Lateral curvature of the spine 10º accompanied by vertebral rotation
Idiopathic scoliosis - Multigene dominant condition with variable phenotypic expression no clear cause
Multiple causes exist for secondary scoliosis
5 Secondary causes for scoliosisInherited connective tissue disorders
- Ehlers Danlos syndrome
- Marfan syndrome
6 Secondary causes for scoliosisNeurologic disorders
Tethered cord syndrome
7 Secondary causes for scoliosisMusculoskeletal disorders
Leg length discrepancy
Developmental hip dysplasia
8 Characteristics of idiopathic scoliosis
Present in 2 - 4 of kids aged 10 16 years
Ratio of girls to boys with small curves (is equal but for curves 30º the ratio is 101
Scoliosis tends to progress more often in girls (so girls with scoliosis are more likely to require treatment)
9 Natural history of scoliosis
Of adolescents diagnosed with scoliosis only 10 have curve progression requiring medical intervention
Three main determinants of curve progression are
(1) Patient gender
(2) Future growth potential
(3) Curve magnitude at time of diagnosis
10 Natural history of scoliosis
Assessing future growth potential using Tanner staging
Tanner stages 2-3 (just after onset of pubertal growth) are the stages of maximal scoliosis progression
11 Natural history of scoliosis
Assessing growth potential using Risser grading
- Measures progress of bony fusion of iliac
- Ranges from zero (no ossification) to 5 (complete
bony fusion of the apophysis)
- The lower the grade the higher the potential for
12 Risk of Curve Progression
Low risk 5 to 15 percent moderate risk 15 to 40 percent high risk 40 to 70 percent very high risk 70 to 90 percent. 13 Natural history of scoliosis
Back pain not significantly higher in pts with scoliosis
Curves in untreated adolescents with curves º at time of bony maturity are unlikely to progress
Curves 50 º at maturity progress 1º per year
Up to 19 of females with curves 40 º have significant psychological illness
Life-threatening effects on pulmonary function do not occur until curve is 100 º (ie Cor pulmonale)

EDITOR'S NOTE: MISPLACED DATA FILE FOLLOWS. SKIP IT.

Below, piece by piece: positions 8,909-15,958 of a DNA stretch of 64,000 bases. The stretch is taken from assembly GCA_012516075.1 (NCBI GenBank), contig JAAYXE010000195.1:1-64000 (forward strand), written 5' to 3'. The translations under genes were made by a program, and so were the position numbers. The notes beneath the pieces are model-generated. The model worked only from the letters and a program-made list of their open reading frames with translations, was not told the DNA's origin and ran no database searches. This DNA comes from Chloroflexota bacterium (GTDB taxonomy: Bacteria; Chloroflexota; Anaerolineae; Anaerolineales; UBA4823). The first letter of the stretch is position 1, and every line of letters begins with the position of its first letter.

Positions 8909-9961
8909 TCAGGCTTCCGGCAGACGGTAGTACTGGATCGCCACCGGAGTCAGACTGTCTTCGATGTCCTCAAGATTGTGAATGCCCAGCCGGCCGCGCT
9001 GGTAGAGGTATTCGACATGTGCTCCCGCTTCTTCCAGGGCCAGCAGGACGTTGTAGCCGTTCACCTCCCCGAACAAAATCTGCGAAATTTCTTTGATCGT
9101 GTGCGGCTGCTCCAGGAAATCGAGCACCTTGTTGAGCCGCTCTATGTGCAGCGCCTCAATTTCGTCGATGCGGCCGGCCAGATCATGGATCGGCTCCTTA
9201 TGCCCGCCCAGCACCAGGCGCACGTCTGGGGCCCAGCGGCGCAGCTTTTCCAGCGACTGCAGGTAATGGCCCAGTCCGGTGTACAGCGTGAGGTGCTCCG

14 Scoliosis Screening
In years past widespread school-based screening led to many unnecessary referrals of adolescents with minimal curvatures
U.S. Preventive Services Task Force notes insufficient evidence to recommend for or against routine screening of asymptomatic adolescents for idiopathic scoliosis
15 Scoliosis Screening Recommendations
American Academy of Orthopedic Surgeons
- Screen girls at ages 11 and 13
- Screen boys once at age 13 or 14
American Academy of Pediatrics
- Screen at 10 12 14 and 16 years
16 Adams forward bend test
For this test the patient is asked to lean forward with his or her feet together and bend 90 degrees at the waist. The examiner can then easily view from this angle any asymmetry of the trunk or any abnormal spinal curvatures.
17 Screening hints
Shoulders are different heights one shoulder blade is more prominent than the other
Head is not centered directly above the pelvis
Appearance of a raised prominent hip
Rib cages are at different heights
Changes in look or texture of skin overlying the spine (dimples hairy patches color changes)
Leaning of entire body to one side
18 Scoliometer An inclinometer (Scoliometer) measures distortions of the torso.
The patient bends over arms dangling and palms pressed together until a curve can be observed in the upper back (thoracic area).
The Scoliometer is placed on the back and measures the apex (the highest point) of the upper back curve.
The patient continues bending until the curve can be seen in the lower back (lumbar area). The apex of this curve is also measured.
19 Red flags on PE
Left-sided thoracic curvature
Abnormal neurologic findings
Stigmata of other clinical syndromes associated with curvature
20 Measure spinal curvature using Cobb method
Choose the most tilted verterbrae above below apex of the curve.
- Angle b/t intersecting lines drawn perpendicular to the top of the
superior vertebrae and bottom of the inferior vertebrae is the Cobb angle.
21 Referral Guidelines Treatment
22 Brace Treatment for Scoliosis
Most common is Boston brace (aka Thoraco-lumbar-sacral orthosis)
Braces have 74 success rate at halting curve progression (while worn)
Bracing does not correct scoliosis but may prevent serious progression
Usually worn until patient reaches Risser grade 4 or 5